Reach Out And Touch Someone

There is power in TOUCH.  We are born with the need to be touched.  Studies show that if we are not cuddled as babies or children, we do not develop as well.

One author says, “Touch is a sense with unique functions and qualities … Touch affects the whole organism.”  She says, “Touch is ten times stronger than verbal or emotional contact, and it affects nearly everything we do.  No other sense can affect you like touch.”

I’ve seen bumper stickers that ask, “Did you hug your tree today?”  I’d like to see a bumper sticker which reminds us to hug kids more than we would a tree.  Trees don’t respond the way people do.

Our sense of self is related to our sense of touch; with how we feel.  We stroke our forearms; we run our fingers through our hair to relieve stress.  And kids need more assurance that they are loved.

Now, obviously we must be wise in the way we go about this.  APPROPRIATE TOUCHING consists of:

  • touch on the shoulder when you talk to them
  • pat on the head
  • high fives
  • side hugs
  • fist bump

I challenge you to try to physically touch every child in your class or Children’s Ministry this coming week.  You will be surprised how well they respond.

Improving Your Serve

The great Chicago preacher, Dwight L. Moody, once said, “The measure of a man is not how many servants he has, but how many men he serves.” One of the most important traits of anyone in ministry is having a heart for serving others.

Ministry is all about serving others.  It’s never been about getting the glory, the kudos, or the spotlight.  Jesus himself was the ultimate servant.  He said, “The Son of Man did not come to the Earth to be served, but to serve.”

As we minister to children, we’ll be required to do things that are out of our comfort zone (getting on the floor and playing with blocks, acting like crazy characters, getting hit in the face with pies, and going to lock-ins, just to name a few).  We need a heart that says, “Whatever I have to do to reach these kids, I’ll do it!”

One of the guys who has served on my Kids Ministry team for the last 7 years is Victor Rodriguez.  He’s a third-degree black belt who works for the Police Department.  If there’s anyone who could easily impose himself on others, it’s Victor.  But he displays a tender, serving heart to the children in our church.  It’s not uncommon to walk into the room to find Victor sitting on the floor talking to a child or running around the room with two or three boys hanging on his back.  He loves to serve kids.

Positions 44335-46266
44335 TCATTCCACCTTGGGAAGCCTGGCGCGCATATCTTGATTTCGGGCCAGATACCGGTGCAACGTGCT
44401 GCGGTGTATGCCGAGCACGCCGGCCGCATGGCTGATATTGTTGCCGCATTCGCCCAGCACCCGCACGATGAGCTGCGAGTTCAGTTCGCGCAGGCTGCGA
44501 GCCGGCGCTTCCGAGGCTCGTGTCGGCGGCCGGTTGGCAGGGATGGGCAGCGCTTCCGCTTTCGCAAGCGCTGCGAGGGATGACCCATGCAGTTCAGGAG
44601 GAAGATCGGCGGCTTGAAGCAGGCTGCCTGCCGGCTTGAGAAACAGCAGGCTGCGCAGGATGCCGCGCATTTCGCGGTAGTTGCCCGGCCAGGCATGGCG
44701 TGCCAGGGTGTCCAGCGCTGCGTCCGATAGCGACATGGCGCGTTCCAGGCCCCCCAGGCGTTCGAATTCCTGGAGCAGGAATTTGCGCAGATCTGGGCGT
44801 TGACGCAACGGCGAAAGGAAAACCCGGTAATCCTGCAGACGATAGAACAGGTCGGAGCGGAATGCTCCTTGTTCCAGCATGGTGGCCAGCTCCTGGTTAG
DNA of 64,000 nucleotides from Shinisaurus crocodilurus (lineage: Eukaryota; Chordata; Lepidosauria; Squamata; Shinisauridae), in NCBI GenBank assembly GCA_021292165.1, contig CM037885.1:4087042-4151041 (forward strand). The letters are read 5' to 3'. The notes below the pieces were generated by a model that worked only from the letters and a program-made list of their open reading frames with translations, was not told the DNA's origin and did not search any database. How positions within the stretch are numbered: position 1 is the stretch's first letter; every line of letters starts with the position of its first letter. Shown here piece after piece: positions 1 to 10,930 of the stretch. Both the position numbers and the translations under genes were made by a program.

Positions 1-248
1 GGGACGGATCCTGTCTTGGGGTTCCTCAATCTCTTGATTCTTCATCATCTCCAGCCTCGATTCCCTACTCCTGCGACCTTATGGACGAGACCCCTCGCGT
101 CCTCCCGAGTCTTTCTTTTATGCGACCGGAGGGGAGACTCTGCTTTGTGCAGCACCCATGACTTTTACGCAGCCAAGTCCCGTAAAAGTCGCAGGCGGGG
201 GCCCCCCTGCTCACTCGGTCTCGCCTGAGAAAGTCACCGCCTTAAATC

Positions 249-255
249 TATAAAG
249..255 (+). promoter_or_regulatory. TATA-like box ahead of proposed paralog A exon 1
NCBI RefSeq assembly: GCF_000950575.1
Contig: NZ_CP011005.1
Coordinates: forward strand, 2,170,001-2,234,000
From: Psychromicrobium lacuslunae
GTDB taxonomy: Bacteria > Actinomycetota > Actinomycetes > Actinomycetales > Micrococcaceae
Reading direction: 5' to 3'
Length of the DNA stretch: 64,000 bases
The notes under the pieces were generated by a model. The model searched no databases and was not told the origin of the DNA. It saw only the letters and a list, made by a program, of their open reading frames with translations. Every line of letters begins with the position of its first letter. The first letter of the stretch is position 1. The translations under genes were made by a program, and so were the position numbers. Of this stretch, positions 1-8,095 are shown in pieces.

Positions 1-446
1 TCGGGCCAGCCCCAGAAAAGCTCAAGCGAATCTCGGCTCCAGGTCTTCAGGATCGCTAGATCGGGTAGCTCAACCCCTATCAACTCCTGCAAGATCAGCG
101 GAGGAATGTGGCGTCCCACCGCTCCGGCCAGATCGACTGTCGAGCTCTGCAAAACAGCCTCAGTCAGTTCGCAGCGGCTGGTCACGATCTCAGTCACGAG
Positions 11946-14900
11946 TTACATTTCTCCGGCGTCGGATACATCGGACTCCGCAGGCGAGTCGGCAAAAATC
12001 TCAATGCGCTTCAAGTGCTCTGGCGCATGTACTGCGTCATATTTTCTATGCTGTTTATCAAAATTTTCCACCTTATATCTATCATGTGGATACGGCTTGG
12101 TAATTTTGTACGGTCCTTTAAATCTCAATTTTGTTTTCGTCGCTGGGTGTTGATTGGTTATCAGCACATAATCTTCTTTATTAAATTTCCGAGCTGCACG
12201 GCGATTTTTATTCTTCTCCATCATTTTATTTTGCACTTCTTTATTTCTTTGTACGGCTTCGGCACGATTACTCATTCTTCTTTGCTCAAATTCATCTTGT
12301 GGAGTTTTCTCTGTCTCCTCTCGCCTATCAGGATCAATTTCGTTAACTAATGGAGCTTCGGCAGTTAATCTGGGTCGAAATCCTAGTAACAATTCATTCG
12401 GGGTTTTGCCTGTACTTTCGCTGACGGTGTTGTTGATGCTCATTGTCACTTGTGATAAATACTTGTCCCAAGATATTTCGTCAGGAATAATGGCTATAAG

Victor also serves his leaders.  I’ve received many phone calls and emails from him, asking what he can do to serve me.  He wants to do what he can to make my job easier.  Jesus said, “Anyone who wants to be the first must take last place and be the servant of everyone else” (Mark 9:35).  Victor lives this commitment every day.

Serving comes down to this, “Others first, me last.”  Try focusing less on teaching the lesson you have prepared, and be aware enough to notice when your kids are going through a rough time.  Look for opportunities to serve your kids.  Look for opportunities to serve your leaders.

“The Eric Trap” Book Review

Eric Trap

I am very pleased to be able to talk about The Eric Trap, a new book written by Jim Wideman, Sam Luce, Kenny Conley, and several others.  I received a copy a week or so ago and immediately began diving into it.  I have to say, I was blown away by it.

Here are the things I LOVED about The Eric Trap:

1)  It is written as a leadership fable. If you are not familiar with this style of writing (a la Patrick Lencioni, Ken Blanchard, and others), it is told as a fictional story of Eric Newman.  Eric is a regular guy who finds himself reeling from the demands and expectations of Kids Ministry.  It’s easy to read.  You learn as Eric learns.